Since it’s earliest days over four decades ago, Hollyhock has been committed to nurturing ecology and people; we’ve always recognized the intricate connections we all have with the natural world.
For some of us, Hollyhock has become a state of mind—a place to imagine possibility and potential. For others, it’s also a profound place of learning—a place to explore new practices and ways of being in the world. For others, it’s a place of rest and rejuvenation—a place to reconnect with self, one another, and the natural world.
For all of us, though, Hollyhock is a magnificent jewel of a place—a vignette of coastal, temperate rainforest, perched on the edge of a shallow shoreline and a sandy beach, looking out toward the Salish Sea.
The land underpins all that Hollyhock is, does, and stands for. Hollyhock’s original shareholders made the momentous and generous decision to give the land to the charity that operates Hollyhock today. We call that visionary generation of stewards ‘Sharegivers,’ and their gift has secured this special place so that it can host Hollyhock’s important work decades later—and hopefully for many more decades into the future.
Hollyhock’s board of directors continued their conversations about the distant future, turning their attention to a long-held aspiration newly informed by our strategic planning, and inspired by the extraordinary efforts, impacts, and generosity of the Sharegivers….
What if we could protect this place forever?
We explored how we might go beyond the legal covenants and protections already in place and design a legal structure that might permanently and forever protect this idyllic piece of land, so that countless future generations could continue to enjoy it into perpetuity….
The Forever Land Trust Foundation
Our solution is the Forever Land Trust Foundation. With the support of experts in charity law and other long-serving, deeply valued advisors, we devised a new model that we hope will inspire others to make similar commitments to the future.
The Forever Land Trust Foundation was conceived in the wise practices of multi-generational care. It works within Crown Law to embed principles of stewardship and honouring of place. It respects the intentions of the committed people and families that founded Hollyhock, while ensuring it remains a place that will support us all to live in right relations with ourselves, one another, and the natural world, for generations to come.
The structure is elegant in its simplicity: we created a new, registered charity, the mandate of which is to ensure protection of the land for 80 years—the maximum allowable under Canadian law—with an option to renew for a further 80 years. The total of 160 years meets the widely shared aspiration to think multiple generations into the future.
Next, we put in place a contract between the new Foundation and the existing charity that owns the Hollyhock lands. This contract describes seven potential, future scenarios that might put the Hollyhock lands at risk. Should any of those scenarios come to pass, the new Foundation would have the right to acquire the Hollyhock lands for just $100. The elegance of this simple contract lies in the unlikeliness the situations it describes: the contract reinforces the commitments of the Sharegivers, now held by the boards of directors in the Hollyhock organizations, to ensure the land is preserved in as close as possible to its natural state for many, many years to come.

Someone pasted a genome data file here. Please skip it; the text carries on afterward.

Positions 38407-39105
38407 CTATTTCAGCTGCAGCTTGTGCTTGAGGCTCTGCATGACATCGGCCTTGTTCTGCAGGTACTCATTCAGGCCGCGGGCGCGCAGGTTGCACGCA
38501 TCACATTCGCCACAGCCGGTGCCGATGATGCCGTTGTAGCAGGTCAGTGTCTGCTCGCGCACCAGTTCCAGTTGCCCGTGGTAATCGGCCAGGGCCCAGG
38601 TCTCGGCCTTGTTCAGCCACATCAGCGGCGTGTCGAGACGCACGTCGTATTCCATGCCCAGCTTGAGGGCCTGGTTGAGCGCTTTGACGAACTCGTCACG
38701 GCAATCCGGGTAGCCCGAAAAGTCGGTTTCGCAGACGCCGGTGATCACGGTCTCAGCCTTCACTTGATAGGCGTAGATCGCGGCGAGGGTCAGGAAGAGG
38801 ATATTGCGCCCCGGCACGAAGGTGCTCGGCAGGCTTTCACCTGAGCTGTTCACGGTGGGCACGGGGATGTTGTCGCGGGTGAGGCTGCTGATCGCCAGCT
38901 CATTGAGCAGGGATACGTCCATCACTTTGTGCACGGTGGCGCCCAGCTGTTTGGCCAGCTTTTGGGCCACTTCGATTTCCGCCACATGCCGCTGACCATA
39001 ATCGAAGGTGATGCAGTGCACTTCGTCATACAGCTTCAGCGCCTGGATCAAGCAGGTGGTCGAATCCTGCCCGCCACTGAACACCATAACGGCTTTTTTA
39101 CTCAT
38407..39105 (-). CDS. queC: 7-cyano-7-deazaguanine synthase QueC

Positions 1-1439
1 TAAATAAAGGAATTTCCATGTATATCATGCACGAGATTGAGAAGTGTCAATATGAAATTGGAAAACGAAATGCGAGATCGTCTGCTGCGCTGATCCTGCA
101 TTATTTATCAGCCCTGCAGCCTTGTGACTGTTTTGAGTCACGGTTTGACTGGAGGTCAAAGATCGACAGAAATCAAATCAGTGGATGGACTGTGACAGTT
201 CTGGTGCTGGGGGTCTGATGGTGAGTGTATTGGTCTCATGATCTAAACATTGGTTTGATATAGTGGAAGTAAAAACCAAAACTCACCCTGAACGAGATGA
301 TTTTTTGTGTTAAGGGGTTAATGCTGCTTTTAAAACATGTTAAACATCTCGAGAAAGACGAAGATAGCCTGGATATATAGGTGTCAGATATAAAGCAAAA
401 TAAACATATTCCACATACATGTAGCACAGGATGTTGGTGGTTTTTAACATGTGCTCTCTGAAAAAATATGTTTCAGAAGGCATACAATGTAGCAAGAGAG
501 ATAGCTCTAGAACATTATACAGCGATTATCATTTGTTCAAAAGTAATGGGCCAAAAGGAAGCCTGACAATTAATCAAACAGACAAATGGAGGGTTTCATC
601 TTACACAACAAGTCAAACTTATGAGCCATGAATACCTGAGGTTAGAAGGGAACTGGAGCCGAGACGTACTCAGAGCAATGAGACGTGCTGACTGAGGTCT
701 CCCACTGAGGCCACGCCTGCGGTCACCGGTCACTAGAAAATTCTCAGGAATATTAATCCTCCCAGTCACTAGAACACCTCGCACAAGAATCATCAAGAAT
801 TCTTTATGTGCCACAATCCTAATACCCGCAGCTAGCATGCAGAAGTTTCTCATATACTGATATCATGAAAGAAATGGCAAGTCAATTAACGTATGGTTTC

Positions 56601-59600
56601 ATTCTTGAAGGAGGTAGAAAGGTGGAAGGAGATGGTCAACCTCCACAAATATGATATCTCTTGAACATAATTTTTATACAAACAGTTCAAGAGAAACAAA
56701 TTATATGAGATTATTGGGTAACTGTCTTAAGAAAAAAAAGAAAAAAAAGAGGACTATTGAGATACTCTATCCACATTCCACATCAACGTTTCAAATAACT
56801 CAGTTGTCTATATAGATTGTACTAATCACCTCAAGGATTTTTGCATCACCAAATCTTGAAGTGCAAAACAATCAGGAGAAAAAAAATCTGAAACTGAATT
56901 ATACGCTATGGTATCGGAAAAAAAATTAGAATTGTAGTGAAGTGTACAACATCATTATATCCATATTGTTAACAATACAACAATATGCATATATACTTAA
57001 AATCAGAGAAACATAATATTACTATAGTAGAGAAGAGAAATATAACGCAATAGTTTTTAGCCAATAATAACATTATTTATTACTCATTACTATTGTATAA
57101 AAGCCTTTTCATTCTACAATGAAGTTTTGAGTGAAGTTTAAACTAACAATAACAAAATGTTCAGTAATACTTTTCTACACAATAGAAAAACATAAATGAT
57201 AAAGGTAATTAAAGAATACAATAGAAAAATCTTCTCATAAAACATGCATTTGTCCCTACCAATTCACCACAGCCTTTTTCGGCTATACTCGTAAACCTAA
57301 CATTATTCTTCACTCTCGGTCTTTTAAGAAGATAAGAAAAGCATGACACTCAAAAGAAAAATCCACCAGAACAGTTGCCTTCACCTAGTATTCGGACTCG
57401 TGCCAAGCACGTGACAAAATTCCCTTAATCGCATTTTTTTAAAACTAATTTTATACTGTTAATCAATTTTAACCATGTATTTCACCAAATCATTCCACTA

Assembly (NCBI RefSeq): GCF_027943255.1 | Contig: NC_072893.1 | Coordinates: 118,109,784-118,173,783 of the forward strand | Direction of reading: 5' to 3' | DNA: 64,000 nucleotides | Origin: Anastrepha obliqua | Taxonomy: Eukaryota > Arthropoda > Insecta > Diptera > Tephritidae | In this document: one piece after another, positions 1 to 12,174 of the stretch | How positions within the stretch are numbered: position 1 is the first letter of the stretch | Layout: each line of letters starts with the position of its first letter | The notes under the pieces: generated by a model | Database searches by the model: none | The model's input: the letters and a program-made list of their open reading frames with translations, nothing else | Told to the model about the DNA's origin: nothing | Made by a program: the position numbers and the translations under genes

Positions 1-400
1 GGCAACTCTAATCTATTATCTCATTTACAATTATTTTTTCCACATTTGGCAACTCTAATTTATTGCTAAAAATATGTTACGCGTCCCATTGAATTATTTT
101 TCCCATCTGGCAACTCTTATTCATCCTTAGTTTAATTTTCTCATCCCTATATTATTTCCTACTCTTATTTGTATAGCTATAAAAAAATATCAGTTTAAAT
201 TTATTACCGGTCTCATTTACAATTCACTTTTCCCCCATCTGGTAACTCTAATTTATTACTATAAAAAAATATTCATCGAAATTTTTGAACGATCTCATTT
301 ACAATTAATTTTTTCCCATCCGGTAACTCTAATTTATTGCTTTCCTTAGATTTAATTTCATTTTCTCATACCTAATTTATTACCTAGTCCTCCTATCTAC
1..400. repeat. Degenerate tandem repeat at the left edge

We are happy to share deeper insights into the specifics of the legal structure within anyone interested to use this approach elsewhere.
The board of directors of the new foundation is a group of people selected because of their commitment to protecting the land on which Hollyhock sits. Some are past board members and staff of Hollyhock. Others are life-long Cortes Island residents. All are enthusiastic supporters of Hollyhock and its work—including its impact on the local community and more broadly in the world.
Hollyhock still owns the land, still operates the leadership learning center, and still sets the strategy for our work and impact. The Forever Land Trust Foundation is a further deepening of our commitment to Hollyhock—the place and the organization’s work.
Why is this Important?
We’re at a moment in history when economists seem keen to put a ‘market value’ on everything, when decision-makers too frequently focus on the ‘here and now’ with too little focus on the future implications of their actions, and when the climate emergency is clear, present, and dangerous to life and society.
In short, the world needs examples of better ways to think about ownership, access, and community benefits. We hope this example inspires others who steward land today, and that many future generations will take similar responsibility to protect the land they love.
Particular thanks go to the team of board members and advisors who worked tirelessly to design and implement the model: Board Chairs Joel Solomon and Mike Rowlands, trusted advisor Jim Morrissey, long-time CEO Dana Bass Solomon and Treasurer Eduardo Schwartz, and charity lawyer Margaret Mason and her team. Thanks, too, to the board members who approved the commitments, and finally to the Sharegivers, whose vision and generosity enabled all that Hollyhock is.
Photos of Hollyhock from the archives: Hollyhock Lodge (1980s) | The original hot tub build (1980s) | Lodge deck (1990s) | early Annual General Meeting (1980s)